Time on messages

Archived from groups: microsoft.public.win98.gen_discussion (More info?)

When I see something like 12:25 AM for
the Date on a message, is 12:25 my time
or some other time?
5 answers Last reply
More about time messages
  1. Archived from groups: microsoft.public.win98.gen_discussion (More info?)

    What messages, where?

    Che messaggi? Dove?
    --
    ~Robear Dyer (PA Bear)
    MS MVP-Windows (Shell, IE/OE) & Security

    Gianni wrote:
    > When I see something like 12:25 AM for
    > the Date on a message, is 12:25 my time
    > or some other time?
  2. Archived from groups: microsoft.public.win98.gen_discussion (More info?)

    For example, notes in the newsgroup ,
    or notes in my inbox,
    usually show a date and time.
    I worded the query poorly.

    I just noticed that your reply to my
    append is 5:04AM which, I guess, is
    based on my time zone (EST). Am I guessing
    incorrectly.

    I was mainly curious if there was a
    time on the note that corresponded to
    the writer's timezone; I can't find any.

    Grazie

    PA Bear wrote:

    > What messages, where?
    >
    > Che messaggi? Dove?
  3. Archived from groups: microsoft.public.win98.gen_discussion (More info?)

    Messages and email are timestamped using computer's date/time, plus a
    notation indicating time zone, according to the system's Regional
    Settings. A similar conversion occurs on the receiving end.

    Example: I send a post at 19:00:00 on Feb. 24, 2005. Since my Regional
    Settings are set to Pacific Standard Time, which is 8 hours behind UTC
    (GMT) the timestamp is:
    Fri, 24 Feb 2005 19:00:00 -0800

    If your system's Regional Settings have the time zone as Eastern
    Standard Time, or UTC -0500, your system adds three hours to the
    timestamp to give you your local time:
    Fri, 24 Feb 2005 22:00:00 -0500

    That date is, again, displayed according to your preferences, and in the
    case of Outlook Express, it appears to be rounded off by simply dropping
    the seconds figure: 19:00:01 and 19:00:59 round to 7:00 PM. (Though I'm
    not absolutely sure of that.)

    However, that's only the "Sent" timestamp. There are also various
    timestamps added to the message as it passes through servers on its way
    from me to you, the "Received" timestamp being that moment when it
    landed on your email server (not when you download it from the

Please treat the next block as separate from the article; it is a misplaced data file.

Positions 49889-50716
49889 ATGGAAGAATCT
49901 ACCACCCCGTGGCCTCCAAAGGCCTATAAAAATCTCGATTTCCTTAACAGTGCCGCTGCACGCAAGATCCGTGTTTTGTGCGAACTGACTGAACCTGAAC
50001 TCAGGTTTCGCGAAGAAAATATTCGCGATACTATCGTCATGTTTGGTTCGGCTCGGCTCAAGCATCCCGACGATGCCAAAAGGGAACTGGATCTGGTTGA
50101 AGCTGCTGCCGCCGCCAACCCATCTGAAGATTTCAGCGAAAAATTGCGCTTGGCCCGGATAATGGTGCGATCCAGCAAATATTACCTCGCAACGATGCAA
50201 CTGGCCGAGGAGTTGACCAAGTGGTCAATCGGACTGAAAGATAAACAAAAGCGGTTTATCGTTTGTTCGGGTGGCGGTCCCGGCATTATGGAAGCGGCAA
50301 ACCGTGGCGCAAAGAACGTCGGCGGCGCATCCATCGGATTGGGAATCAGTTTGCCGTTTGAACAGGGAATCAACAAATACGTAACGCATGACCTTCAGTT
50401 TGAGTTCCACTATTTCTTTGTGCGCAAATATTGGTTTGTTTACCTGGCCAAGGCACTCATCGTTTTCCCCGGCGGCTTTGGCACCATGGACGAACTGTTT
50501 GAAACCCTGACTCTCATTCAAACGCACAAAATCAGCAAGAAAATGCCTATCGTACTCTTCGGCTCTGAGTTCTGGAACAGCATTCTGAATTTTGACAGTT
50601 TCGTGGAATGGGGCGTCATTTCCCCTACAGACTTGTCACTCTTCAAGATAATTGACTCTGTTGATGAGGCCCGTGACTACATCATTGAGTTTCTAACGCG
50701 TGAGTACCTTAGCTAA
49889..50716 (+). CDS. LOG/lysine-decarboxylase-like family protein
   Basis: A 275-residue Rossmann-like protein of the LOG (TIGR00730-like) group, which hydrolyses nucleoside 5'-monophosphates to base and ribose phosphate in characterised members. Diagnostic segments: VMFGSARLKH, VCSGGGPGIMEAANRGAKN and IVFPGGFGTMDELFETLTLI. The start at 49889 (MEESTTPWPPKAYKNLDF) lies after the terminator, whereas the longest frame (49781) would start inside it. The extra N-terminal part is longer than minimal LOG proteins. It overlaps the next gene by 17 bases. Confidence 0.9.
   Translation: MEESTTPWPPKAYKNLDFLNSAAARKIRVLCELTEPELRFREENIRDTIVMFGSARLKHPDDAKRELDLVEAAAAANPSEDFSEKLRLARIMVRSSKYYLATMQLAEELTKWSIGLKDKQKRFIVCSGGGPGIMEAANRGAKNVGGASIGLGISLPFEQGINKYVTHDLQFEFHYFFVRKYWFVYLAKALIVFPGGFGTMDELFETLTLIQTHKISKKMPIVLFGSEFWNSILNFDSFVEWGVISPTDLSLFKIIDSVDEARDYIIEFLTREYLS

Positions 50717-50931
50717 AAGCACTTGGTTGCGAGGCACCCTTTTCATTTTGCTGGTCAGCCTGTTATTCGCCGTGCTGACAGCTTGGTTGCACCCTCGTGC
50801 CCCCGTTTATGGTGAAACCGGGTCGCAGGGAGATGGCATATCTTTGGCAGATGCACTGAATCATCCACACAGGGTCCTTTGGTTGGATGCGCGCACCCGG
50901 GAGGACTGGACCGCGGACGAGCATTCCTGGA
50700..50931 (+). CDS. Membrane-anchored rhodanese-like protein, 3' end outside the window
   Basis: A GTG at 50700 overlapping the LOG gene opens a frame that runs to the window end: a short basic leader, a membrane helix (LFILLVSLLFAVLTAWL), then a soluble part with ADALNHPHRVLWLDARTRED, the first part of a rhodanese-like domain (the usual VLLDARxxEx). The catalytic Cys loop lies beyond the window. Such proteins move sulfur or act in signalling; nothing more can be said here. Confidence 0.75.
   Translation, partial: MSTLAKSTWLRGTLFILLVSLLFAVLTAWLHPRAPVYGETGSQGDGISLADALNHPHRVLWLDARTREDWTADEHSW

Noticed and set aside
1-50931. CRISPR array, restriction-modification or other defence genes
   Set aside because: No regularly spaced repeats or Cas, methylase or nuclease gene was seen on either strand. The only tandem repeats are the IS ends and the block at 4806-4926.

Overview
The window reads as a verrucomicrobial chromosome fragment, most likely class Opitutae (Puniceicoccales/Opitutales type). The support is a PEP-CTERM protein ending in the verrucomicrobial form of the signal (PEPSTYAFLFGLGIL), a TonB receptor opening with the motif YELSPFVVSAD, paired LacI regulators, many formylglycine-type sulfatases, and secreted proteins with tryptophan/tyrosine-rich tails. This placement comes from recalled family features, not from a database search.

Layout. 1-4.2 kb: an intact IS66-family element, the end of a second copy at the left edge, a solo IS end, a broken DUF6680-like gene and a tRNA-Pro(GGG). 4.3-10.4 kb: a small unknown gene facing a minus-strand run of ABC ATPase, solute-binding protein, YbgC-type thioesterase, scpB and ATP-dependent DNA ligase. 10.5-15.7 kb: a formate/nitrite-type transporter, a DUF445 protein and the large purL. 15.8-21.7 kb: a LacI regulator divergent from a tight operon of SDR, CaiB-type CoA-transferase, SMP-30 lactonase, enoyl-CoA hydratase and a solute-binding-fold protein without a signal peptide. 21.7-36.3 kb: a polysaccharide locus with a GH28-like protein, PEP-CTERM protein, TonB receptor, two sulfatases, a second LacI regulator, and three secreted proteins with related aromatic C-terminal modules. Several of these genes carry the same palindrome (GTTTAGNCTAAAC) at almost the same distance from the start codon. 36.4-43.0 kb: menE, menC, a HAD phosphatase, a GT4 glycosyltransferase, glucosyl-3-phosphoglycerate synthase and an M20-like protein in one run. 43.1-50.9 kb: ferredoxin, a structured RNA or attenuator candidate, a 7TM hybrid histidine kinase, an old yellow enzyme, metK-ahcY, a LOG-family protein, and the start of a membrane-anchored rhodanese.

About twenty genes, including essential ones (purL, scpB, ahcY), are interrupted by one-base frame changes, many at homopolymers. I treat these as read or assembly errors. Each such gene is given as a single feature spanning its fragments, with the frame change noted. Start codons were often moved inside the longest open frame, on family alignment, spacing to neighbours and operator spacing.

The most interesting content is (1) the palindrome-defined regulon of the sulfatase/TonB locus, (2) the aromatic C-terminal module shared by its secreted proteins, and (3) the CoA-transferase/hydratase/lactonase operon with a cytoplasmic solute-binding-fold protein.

server--when it arrived at the server.) The Received timestamp is what
    you usually see in the message queue, though in Outlook Express you can
    add the "Sent" column to see that, too.

    --
    Gary S. Terhune
    MS MVP Shell/User
    http://www.grystmill.com/articles/cleanboot.htm
    http://www.grystmill.com/articles/security.htm

    "Gianni" <gianni@gianni.com> wrote in message
    news:eQyzJUyGFHA.2936@TK2MSFTNGP15.phx.gbl...
    > For example, notes in the newsgroup ,
    > or notes in my inbox,
    > usually show a date and time.
    > I worded the query poorly.
    >
    > I just noticed that your reply to my
    > append is 5:04AM which, I guess, is
    > based on my time zone (EST). Am I guessing
    > incorrectly.
    >
    > I was mainly curious if there was a
    > time on the note that corresponded to
    > the writer's timezone; I can't find any.
    >
    > Grazie
    >
    > PA Bear wrote:
    >
    > > What messages, where?
    > >
    > > Che messaggi? Dove?
  4. Archived from groups: microsoft.public.win98.gen_discussion (More info?)

    That explains it. I am using Netscape
    and it drops off information when
    the header is displayed. I printed out
    the note and was able to see the
    full information. It appears to be the
    sent time with the time zone appended.

    Thanks Gary and all who responded.
    This is a great newsgroup.

    Gary S. Terhune wrote:

    >Messages and email are timestamped using computer's date/time, plus a
    >notation indicating time zone, according to the system's Regional
    >Settings. A similar conversion occurs on the receiving end.
    >
    >Example: I send a post at 19:00:00 on Feb. 24, 2005. Since my Regional
    >Settings are set to Pacific Standard Time, which is 8 hours behind UTC
    >(GMT) the timestamp is:
    >Fri, 24 Feb 2005 19:00:00 -0800
    >
    >If your system's Regional Settings have the time zone as Eastern
    >Standard Time, or UTC -0500, your system adds three hours to the
    >timestamp to give you your local time:
    >Fri, 24 Feb 2005 22:00:00 -0500
    >
    >That date is, again, displayed according to your preferences, and in the
    >case of Outlook Express, it appears to be rounded off by simply dropping
    >the seconds figure: 19:00:01 and 19:00:59 round to 7:00 PM. (Though I'm
    >not absolutely sure of that.)
    >
    >However, that's only the "Sent" timestamp. There are also various
    >timestamps added to the message as it passes through servers on its way
    >from me to you, the "Received" timestamp being that moment when it
    >landed on your email server (not when you download it from the
    >server--when it arrived at the server.) The Received timestamp is what
    >you usually see in the message queue, though in Outlook Express you can
    >add the "Sent" column to see that, too.
    >
    >
    >
  5. Archived from groups: microsoft.public.win98.gen_discussion (More info?)

    It depends on your newsreader, but times are usually displayed as your local
    time. The message header includes the message time and the sender's
    timezone.
    --
    Jeff Richards
    MS MVP (Windows - Shell/User)
    "Gianni" <gianni@gianni.com> wrote in message
    news:eQyzJUyGFHA.2936@TK2MSFTNGP15.phx.gbl...
    > For example, notes in the newsgroup ,
    > or notes in my inbox,
    > usually show a date and time.
    > I worded the query poorly.
    ? Dove?
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